Latest FOXP3 Stories
When faced with pathogens, the immune system summons a swarm of cells made up of soldiers and peacekeepers.
Scientists have found that healing a peanut allergy with oral immunotherapy alters the DNA of the patient's immune cells. The finding could serve as the basis for a simple blood test to monitor the long-term effectiveness of the allergy therapy.
By carefully adjusting the function of crucial immune cells, scientists may have developed a completely new type of cancer immunotherapy—harnessing the body's immune system to attack tumors.
Now, scientists at the Helmholtz Centre for Infection Research (HZI) have looked into the origin of Tregs and uncovered a central role played by the protein IkBNS.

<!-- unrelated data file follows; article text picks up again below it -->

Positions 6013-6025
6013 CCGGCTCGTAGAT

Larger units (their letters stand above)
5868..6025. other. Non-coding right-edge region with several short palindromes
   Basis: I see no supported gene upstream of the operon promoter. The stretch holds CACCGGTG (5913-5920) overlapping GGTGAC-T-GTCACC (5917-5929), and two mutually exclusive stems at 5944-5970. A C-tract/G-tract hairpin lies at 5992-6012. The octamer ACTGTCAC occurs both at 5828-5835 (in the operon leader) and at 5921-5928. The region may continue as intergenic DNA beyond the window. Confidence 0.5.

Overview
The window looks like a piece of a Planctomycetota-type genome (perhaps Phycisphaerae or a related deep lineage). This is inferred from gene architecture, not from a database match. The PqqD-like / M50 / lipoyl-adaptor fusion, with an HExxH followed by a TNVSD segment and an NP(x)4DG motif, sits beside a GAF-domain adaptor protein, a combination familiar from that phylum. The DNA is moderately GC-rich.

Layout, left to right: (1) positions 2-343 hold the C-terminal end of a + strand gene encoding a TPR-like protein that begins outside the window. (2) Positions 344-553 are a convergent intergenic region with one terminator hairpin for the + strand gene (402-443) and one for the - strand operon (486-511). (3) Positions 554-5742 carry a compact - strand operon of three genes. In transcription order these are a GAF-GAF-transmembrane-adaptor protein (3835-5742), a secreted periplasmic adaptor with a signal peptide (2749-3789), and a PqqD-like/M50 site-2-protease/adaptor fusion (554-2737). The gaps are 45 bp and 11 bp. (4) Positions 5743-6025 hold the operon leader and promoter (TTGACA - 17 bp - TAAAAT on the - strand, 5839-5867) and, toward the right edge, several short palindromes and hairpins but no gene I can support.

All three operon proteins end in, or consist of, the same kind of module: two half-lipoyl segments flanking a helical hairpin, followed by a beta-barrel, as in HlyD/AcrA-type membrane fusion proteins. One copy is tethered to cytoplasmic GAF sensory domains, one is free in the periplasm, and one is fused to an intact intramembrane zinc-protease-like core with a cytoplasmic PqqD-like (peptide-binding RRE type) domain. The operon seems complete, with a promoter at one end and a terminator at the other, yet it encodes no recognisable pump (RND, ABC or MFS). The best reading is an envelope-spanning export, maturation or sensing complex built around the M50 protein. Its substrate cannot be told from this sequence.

It is vital that the body's own immune system does not overreact.
The first study to report the effects vitamin D has on the immune system of people with lupus was reported this week a the American College of Rheumatology Annual Scientific Meeting in Chicago.
Within the immune system, a subtle balance exists between the cells that destroy alien pathogens and those that preserve the body's own tissues.
It is no easy task to preserve the delicate balance that allows us to maintain a strong immune system that can defend us from harmful pathogens, but that is sensitive enough to correctly identify and spare our own cells.
Cells found naturally in the body may help prevent the rejection of an organ transplant. Research shows new cell therapy could also eliminate a transplant patientâ€™s need for life-long medication and could help their transplant last longer.
Current research suggests that T helper-type 1 (Th1) cells, previously thought to mediate autoimmunity, may actual inhibit the development of experimental immune encephalomyelitis (EAE), a mouse model of multiple sclerosis (MS), by suppressing Th17 cells.